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Cognitive and Neural Modeling Meeting
October 24, 2014

Jim Kragel, Interdisciplinary Neuroscience Program (Polyn Lab), Vanderbilt University

Friday, 10/24/14

12:00 p.m.

Wilson Hall 519

Jim will be talking about his work using a computational model of memory search to interpret the functional properties of neuroimaging data.


Clinical Science Brown Bag Series: Megan Ichinose
October 28, 2014

Megan Ichinose, Department of Psychology, Vanderbilt University

12:10 p.m. Room 316, Wilson Hall

Reframing verbal memory deficits in schizophrenia: An issue of cognitive dysconnectivity?

One hypothesis explaining core symptoms associated with schizophrenia is that of neural ‘dysconnectivity’, which describes abnormal connectivity between distinct brain regions. While this hypothesis has arisen from and continues to be supported by a number of functional and structural neuroimaging studies, few have examined how dysconnectivity might manifest behaviorally through cognitive task performance. In the current talk I will discuss a study assessing chronic schizophrenia patients’ performance across a number of tasks tapping verbal memory – an established core domain of impairment in schizophrenia. We specifically examine how verbal working memory, long-term memory and semantic memory ability relate to each other in patient versus healthy populations. This approach allows us to explore patterns of cross-task performance within and between groups. Results provide a behavioral perspective on underlying neural dysconnectivity in schizophrenia. 



CCN Brown Bag Series: Taihei Ninomiya
October 29, 2014

The Cognition and Cognitive Neuroscience (CCN) program presents Taihei Ninomiya, Department of Psychology (Schall Lab), Vanderbilt University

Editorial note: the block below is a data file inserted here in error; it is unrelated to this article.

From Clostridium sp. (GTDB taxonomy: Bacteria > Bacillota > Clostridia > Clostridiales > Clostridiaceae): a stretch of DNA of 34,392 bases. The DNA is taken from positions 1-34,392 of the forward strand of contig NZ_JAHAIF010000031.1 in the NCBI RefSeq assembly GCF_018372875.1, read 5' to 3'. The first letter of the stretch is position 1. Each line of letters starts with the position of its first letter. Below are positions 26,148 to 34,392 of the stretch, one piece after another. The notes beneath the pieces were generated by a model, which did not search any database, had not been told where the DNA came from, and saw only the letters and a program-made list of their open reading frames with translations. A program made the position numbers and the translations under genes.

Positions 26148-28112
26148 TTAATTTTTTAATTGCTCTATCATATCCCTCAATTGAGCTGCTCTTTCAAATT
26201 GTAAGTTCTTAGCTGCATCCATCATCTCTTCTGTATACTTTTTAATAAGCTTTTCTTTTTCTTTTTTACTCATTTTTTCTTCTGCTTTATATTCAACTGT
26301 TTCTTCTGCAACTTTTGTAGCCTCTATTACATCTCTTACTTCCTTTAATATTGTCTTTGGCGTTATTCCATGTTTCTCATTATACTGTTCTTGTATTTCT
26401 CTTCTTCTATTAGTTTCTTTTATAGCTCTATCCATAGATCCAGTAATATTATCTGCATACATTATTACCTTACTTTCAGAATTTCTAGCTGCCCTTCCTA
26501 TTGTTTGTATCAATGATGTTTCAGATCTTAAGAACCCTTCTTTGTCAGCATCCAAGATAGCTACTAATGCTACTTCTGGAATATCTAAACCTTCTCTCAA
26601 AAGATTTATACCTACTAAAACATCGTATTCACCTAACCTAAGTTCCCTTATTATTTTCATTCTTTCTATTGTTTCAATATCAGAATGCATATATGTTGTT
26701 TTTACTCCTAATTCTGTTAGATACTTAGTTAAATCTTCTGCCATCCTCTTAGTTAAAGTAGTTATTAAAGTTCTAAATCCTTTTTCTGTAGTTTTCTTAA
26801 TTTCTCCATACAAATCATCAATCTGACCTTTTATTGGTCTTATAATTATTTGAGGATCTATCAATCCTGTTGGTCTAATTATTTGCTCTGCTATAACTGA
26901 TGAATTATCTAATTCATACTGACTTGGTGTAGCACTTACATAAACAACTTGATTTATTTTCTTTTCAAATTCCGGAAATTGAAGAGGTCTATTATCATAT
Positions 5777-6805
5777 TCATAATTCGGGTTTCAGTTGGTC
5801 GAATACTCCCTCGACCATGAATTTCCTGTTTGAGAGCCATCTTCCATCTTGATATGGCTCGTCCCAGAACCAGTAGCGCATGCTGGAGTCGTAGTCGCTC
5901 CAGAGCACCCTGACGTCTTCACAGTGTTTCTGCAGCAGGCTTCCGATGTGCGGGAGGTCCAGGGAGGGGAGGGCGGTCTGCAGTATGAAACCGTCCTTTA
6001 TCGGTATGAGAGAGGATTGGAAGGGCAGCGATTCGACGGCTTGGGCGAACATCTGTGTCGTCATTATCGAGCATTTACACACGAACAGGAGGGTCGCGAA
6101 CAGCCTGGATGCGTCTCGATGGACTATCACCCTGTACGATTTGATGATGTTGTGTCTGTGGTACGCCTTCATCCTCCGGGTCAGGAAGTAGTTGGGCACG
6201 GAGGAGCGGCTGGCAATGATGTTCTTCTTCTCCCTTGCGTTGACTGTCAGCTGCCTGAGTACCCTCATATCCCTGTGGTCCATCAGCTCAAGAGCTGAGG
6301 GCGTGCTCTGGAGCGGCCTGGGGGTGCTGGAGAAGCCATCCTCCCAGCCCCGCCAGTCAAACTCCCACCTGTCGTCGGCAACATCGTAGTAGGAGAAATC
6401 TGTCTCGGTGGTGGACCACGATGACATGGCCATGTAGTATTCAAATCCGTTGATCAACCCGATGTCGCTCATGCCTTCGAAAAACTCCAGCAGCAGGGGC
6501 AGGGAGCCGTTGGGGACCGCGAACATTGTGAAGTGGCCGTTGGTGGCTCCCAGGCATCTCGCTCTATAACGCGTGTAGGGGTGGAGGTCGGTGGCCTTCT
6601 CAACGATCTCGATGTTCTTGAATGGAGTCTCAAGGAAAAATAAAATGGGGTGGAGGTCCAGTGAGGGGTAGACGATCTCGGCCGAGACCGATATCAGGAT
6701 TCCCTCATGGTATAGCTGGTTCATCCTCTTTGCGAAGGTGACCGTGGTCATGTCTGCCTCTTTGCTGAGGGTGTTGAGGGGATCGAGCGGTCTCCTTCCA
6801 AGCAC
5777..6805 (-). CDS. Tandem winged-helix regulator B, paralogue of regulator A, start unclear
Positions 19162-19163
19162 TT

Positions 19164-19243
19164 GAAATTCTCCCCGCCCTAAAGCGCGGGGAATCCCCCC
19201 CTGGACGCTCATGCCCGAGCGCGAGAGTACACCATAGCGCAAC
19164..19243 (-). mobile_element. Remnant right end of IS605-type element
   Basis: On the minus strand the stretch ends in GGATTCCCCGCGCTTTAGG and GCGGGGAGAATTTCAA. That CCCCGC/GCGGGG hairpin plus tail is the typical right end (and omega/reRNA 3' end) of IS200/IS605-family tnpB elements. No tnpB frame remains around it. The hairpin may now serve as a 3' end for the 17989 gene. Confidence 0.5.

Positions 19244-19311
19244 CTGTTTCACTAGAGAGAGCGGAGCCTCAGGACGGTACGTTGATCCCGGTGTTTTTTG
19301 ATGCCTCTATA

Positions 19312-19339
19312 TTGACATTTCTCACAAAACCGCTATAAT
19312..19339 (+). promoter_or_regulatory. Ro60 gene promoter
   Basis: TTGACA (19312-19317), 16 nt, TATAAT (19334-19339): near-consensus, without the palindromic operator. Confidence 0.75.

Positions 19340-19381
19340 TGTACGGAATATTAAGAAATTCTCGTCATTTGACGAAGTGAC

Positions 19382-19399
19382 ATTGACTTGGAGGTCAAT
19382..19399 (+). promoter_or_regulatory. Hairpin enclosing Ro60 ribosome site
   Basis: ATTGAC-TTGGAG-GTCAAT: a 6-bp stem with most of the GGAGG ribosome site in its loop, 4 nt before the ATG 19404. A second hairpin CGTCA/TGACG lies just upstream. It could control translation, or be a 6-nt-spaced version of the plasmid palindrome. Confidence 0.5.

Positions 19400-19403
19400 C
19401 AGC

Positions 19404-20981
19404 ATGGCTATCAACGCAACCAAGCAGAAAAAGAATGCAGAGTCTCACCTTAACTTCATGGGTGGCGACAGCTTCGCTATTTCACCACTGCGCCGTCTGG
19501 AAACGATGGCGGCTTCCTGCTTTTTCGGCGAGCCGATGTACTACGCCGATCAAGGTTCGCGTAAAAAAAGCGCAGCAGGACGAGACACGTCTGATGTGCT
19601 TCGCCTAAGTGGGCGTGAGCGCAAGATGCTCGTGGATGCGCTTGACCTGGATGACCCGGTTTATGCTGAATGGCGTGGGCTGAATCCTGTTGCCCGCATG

12:10 p.m. Room 115 Wilson Hall

Contrasting circuitry in frontal and occipital cortex


Is the cerebral cortex one organ or many?  In spite of obvious variation in appearance of different areas of cerebral cortex, is just one basic circuit used throughout?

Our laboratory has been investigating this question by comparing features of an agranular frontal area, SEF, to features of the most granular area of all, V1.

I will provide overview of the CCM and its proposed implications (Blue Brain, etc.)

I will summarize work done to date in SEF with laminar recording

I will report new findings using CF-PAC as an assay of cortical laminar circuitry.


Neuroscience Seminar: Ben Tamber-Rosenau
October 30, 2014

Ben Tamber-Rosenau, Department of Psychology, Vanderbilt University

12:10 p.m. Room 316, Wilson Hall

Title and abstract TBA

Quantitative Methods Colloquium Series
November 3, 2014

Using Graphs to Tell Research Stories, from Many Different Perspectives

Joe Rodgers, Quantitative Methods, Vanderbilt Dept. of Psychology & Human Development

Abstract: An effective graph can be used to tell a story about the world, a graphical model of some real-world phenomenon. But there are lots of different kinds of stories. I present a taxonomy of graphs in relation to the kind of stories they tell, and illustrate with a number of prototypes.

Clinical Science Brown Bag Series: Tricia Thornton-Wells
November 4, 2014

Tricia Thornton-Wells, Genetics Department, Vanderbilt School of Medicine

12:10 p.m. Room 316, Wilson Hall

"Neuro-Imaging Genetics: Better Biomarkers + Better Modelling = Better Science"


The principal challenge in the field of human neurogenetics research hinges on the presence of heterogeneity—both clinical heterogeneity and genetic heterogeneity.  In my laboratory’s research on disorders of cognitive impairment, we are interested in understanding how genetic factors modulate the biophysiological response to early disease-related changes in brain, and we have aimed to address this principal challenge by (1) investigating highly-penetrant genetic models of more common, complex disorders; (2) using brain-based biomarkers from neuroimaging or biomolecular analytics; and (3) by explicitly testing for the presence of gene-gene and gene-environment interactions.  I will provide an overview and several examples of the biomarker & statistical genetics research we have conducted on Alzheimer's disease using our local cohort of individuals with Down syndrome and the publicly-accessible Alzheimer's Disease Neuroimaging Initiative database.